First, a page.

Got it, 34 it is.

“What about style?”

“I don’t want them to be too skinny.”

So, bootcut.

“Oh, I don’t like bootcut either.”

So I won’t show you the tag.

I pulled one pair at random from the rack.

“What about these?”

His face twisted in a grimace.

I put that pair back.  I held up another that had nice fading on the legs.  “Ok, how about these?”

He marched over to inspect the tag, “nope– I told you I don’t like bootcut.”

“But you have jeans that are bootcut.”  That you rarely wear.

“I know, but they’re not comfortable.”

“How do you know you don’t like them until you try them?”

“Because I know!  Babe, these are my jeans.”

“Ok, ok, you’re right,” I said, putting them back.

It was clear we were going to work better alone than as a team so we split up, piling different brands, cuts and dark colors onto our arms until we were tripping over inseams.

“Can I help you?”  The voice of a flamboyant (and impeccably dressed) angel descended upon us.

“Yes!” I said, a little too enthusiastically.  “He’s looking for jeans.”

The angel stared blankly as if he was expecting me to go on.  After a few awkward moments he continued with, “Ok, what kind of jeans?”

“Dark ones.”  As if that was going to narrow it down.

He looked at my boyfriend for help, but the bf just stared back as clueless as I was.

“Okaaay.  What kind of dark jeans?”

“Jeans that fit and look good.”  Yes, I realize we have no idea what we’re doing.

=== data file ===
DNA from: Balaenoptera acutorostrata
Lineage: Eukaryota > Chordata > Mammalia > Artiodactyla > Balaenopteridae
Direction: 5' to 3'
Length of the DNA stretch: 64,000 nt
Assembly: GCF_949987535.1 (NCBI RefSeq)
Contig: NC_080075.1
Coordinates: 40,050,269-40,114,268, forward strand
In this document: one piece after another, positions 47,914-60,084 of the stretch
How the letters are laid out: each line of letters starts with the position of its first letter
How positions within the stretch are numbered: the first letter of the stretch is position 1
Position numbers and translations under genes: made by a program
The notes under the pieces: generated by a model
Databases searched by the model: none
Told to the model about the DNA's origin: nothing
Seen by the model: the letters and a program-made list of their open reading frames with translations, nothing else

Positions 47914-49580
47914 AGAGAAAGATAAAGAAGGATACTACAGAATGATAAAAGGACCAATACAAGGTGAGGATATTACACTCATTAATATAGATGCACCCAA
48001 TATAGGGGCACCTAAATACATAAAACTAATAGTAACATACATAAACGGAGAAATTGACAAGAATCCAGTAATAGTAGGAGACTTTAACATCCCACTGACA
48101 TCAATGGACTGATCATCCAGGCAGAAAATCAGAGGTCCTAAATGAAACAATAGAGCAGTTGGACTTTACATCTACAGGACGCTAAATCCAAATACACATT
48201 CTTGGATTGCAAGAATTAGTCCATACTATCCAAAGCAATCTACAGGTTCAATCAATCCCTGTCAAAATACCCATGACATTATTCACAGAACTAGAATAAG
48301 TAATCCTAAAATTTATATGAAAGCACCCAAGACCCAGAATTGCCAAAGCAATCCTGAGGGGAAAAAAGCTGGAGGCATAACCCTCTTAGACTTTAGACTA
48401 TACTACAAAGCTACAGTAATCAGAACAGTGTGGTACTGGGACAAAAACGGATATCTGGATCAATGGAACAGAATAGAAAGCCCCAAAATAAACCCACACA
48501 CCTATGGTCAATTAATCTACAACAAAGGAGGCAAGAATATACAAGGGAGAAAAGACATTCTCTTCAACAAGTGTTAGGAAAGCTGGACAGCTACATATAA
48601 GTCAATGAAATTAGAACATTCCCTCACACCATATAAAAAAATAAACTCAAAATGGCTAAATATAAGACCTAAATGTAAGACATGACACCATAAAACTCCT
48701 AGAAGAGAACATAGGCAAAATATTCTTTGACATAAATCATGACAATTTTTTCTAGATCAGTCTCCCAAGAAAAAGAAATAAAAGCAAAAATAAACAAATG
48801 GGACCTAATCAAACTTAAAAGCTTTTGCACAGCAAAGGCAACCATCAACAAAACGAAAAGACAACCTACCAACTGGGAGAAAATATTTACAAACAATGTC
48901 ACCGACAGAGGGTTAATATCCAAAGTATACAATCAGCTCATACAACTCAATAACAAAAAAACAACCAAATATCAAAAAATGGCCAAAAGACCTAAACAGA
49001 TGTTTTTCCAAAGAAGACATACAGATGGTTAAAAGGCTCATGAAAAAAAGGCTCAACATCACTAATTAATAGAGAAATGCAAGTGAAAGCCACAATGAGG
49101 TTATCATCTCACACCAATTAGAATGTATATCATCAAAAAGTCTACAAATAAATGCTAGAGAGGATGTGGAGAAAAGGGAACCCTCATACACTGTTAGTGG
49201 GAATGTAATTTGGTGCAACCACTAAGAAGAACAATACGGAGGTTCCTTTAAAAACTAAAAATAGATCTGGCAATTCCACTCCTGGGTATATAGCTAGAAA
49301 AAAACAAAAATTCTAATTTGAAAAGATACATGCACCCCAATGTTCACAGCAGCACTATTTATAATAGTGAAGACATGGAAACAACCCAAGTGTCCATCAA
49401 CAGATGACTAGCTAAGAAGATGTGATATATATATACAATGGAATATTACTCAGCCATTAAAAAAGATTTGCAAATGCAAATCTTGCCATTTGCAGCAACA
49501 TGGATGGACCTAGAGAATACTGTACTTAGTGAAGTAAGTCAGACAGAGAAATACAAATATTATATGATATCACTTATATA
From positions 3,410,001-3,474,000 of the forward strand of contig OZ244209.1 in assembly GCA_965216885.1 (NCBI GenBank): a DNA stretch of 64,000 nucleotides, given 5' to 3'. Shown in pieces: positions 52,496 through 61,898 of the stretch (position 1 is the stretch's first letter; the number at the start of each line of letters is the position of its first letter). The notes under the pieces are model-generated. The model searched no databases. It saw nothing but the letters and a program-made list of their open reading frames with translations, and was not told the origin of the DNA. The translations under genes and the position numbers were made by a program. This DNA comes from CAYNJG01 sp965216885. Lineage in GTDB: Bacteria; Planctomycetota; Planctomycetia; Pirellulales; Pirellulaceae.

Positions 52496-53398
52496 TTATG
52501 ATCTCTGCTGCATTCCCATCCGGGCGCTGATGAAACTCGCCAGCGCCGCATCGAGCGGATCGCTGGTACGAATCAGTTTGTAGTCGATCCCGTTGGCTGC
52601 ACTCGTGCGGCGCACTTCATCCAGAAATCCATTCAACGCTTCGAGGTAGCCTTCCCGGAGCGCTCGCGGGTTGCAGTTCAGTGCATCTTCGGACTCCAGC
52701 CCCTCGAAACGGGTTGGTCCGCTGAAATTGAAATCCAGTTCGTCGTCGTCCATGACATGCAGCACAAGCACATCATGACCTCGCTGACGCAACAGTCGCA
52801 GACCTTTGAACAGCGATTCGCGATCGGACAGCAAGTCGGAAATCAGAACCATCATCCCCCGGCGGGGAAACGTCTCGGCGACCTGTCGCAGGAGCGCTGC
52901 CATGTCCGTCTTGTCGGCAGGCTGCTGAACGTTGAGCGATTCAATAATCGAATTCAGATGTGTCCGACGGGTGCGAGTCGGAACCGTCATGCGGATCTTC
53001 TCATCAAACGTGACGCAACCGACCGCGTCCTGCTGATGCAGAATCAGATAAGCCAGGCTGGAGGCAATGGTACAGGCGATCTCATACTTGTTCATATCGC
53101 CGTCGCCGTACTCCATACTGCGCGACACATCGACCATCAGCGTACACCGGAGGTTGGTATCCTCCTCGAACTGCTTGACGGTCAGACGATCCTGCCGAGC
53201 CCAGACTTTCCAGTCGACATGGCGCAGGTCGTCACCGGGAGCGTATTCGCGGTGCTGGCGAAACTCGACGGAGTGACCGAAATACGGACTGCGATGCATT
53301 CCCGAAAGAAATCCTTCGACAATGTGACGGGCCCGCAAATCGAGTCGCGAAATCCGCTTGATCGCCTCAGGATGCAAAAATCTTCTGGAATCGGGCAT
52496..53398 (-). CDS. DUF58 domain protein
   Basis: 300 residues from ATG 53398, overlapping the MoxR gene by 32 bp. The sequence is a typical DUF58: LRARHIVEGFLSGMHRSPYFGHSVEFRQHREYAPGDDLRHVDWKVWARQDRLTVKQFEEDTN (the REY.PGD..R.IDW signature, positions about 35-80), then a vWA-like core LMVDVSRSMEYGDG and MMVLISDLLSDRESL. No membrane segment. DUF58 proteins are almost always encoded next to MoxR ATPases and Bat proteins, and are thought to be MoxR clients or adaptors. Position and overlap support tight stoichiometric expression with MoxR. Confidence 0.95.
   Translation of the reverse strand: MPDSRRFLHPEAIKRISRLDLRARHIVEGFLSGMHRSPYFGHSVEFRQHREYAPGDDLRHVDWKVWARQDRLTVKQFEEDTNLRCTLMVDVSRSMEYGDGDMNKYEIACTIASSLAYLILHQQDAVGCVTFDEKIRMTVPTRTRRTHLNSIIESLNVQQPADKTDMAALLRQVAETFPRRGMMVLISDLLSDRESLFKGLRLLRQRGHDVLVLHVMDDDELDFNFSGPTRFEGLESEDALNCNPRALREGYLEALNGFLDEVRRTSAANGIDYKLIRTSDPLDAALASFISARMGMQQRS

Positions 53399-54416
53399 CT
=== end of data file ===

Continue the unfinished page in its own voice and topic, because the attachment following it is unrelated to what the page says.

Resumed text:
Rolling his eyes just a little, the angel set about pulling the most popular brands of dark jeans he thought would fit well (all of which we missed) and then he took them to a dressing room leaving us to carry the remaining bounty ourselves.

When we got to the dressing room, I saw that he’d given us the biggest space available– smart angel.

Without a plan of attack, the bf began pulling on the jeans at random.  He would pause for a peacock moment in the mirror, do a couple squats, ask me my opinion, counter my “yay” with a “nay,” or vice versa, and then fling the ones he liked in my lap and those he didn’t into a corner of the room.

After about 20 minutes, I had 10 pairs in my lap that all looked the same.  This is when the fun really began.

Each pair was tried on at least three more times, the squats turned into side lunges and eventually high knees, and then there were a couple of fake free throw shots just for kicks.  After every pair he’d say the same thing, “I don’t know babe.  If a game breaks out, I just, I need to be able to go! You know what I’m saying?”